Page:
‘It is Not the Beliefs but the Crime that Matters’: Post-War Civil Liberties Debates in Canada and Australia
In both Canada and Australia, a modern rights movement dedicated to the preservation of individual rights irrespective of creed, class, beliefs, race or ethnicity emerged in the 1930s. One of the central themes in the early years of both movements was the treatment of communists and organised labour amid concerns over state abuse of freedoms of speech, association and due process. The Australian Council for Civil Liberties and the Canadian Civil Liberties Union were founded in the 1930s to counter increasing tendencies of the state to suppress political rights, most often directed against the radical left. However, divisions within the political left, most notably between social democrats and communists, as well as weaknesses in the legal system created significant obstacles to the civil liberties movement in both countries. The following article explores the key themes in the early Australian and Canadian civil liberties movement by comparing two separate national social movements operating within a similar legal, political and social context. Debates over the Communist Party Dissolution Bill (1950) and subsequent referendum (1951) in Australia and the espionage commission (1946) in Canada represented high profile post-war debates on civil liberties issues in both countries, arising out of attempts by the federal government to suppress communism.
Labor and Reform of the Victorian Legislative Council, 1950-2003
In early 2003, the Bracks Victorian Labor Government enacted legislation ushering in arguably the most extensive changes to the State’s parliamentary system since the achievement of responsible government in the 1850s. The legislation’s chief purpose was reform of Victorian Labor’s historical nemesis, the Legislative Council. While the Labor Parties fought to subdue Upper House in each of the States last century, that struggle proved especially onerous and protracted in Victoria. Focusing predominantly on the period bookmarked by the two key milestones of Upper House reform in Victoria, 1950 and 2003, this article is an account of Labor’s battle with the Legislative Council. It explores what animated and sustained Labor’s struggle, the barriers that long frustrated its effective prosecution, the gradual evolution of Labor’s objective from that of abolition to reform of the Upper House, and the circumstances that culminated in the 2003 reform achievement. The article also highlights the paradoxes that attended the struggle, including at the moment of its success.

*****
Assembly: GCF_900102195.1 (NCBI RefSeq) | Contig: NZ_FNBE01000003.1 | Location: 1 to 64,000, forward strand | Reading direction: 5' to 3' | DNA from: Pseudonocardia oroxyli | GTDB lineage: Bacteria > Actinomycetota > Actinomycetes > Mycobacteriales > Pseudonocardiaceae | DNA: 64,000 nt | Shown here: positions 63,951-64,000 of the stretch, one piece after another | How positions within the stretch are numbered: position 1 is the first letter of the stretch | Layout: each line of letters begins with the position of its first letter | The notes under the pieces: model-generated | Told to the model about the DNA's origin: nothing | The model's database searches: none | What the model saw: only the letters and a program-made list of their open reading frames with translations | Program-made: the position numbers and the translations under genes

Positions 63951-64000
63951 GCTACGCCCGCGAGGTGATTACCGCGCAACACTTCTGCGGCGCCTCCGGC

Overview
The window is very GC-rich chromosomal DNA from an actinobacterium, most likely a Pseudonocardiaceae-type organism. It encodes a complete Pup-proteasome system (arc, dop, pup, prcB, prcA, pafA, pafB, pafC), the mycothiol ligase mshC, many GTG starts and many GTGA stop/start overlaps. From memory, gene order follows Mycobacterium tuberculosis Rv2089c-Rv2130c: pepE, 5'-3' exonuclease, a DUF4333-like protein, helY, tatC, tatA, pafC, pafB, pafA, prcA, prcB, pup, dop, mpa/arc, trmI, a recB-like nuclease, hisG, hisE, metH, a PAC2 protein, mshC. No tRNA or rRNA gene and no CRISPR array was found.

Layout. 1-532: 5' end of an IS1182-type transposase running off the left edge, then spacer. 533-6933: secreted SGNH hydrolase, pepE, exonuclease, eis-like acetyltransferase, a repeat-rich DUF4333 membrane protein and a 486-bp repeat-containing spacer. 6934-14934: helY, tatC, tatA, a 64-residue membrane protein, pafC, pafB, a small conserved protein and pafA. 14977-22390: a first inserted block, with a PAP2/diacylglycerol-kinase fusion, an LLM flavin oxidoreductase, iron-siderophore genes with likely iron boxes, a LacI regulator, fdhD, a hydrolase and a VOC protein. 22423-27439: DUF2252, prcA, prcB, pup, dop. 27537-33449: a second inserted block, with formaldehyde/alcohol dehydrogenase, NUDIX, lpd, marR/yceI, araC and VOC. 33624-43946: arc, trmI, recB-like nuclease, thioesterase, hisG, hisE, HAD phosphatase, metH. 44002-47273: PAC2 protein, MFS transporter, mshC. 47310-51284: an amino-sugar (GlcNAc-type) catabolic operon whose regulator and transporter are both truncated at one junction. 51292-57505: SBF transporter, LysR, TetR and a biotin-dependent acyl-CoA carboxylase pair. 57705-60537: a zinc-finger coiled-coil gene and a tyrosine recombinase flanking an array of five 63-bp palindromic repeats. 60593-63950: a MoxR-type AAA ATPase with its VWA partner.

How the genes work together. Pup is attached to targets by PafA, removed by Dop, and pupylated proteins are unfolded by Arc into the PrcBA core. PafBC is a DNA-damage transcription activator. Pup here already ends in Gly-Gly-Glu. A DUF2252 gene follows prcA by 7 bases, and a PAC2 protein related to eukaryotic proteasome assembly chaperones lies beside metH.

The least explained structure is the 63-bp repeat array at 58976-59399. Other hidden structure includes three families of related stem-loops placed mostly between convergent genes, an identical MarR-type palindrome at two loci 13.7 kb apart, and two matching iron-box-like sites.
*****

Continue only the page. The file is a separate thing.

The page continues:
‘Primal Socialist Innocence and the Fall’?: the ALP Left in Leichhardt Municipality in the 1980s
During the 1970’s and the early 1980’s, hundreds of people flooded into the ALP branches of the Municipality of Leichhardt. They constituted a new element of the ALP Left, influenced to one degree or another by the social movements of the late ’60s and early ’70s, or by the experience of the Whitlam Government. They became locked into a fierce struggle for power with local political machines, and behind them a state ALP branch, dominated by the Labor Right. But when, in the early 1980’s, the moment of power arrived, this Left fell into bitter disarray, fragmenting along a spectrum that spilled out of the Party. This tale of political ‘innocence’ and ‘fall’ traces through the loss of the municipal council and state parliamentary seat and is dramatically symbolised in the fraught struggle over the future one of the most significant labour (and Labor) history sites: Mort’s Dock. As such it reveals the historically contingent nature of the ‘middle-classing’ of the ALP during this period.
‘The women do the machinery’: Craft, Gender and Work Transformation in the Brisbane Boot Trade, 1869-95
Bradley Bowden and Toni Bowden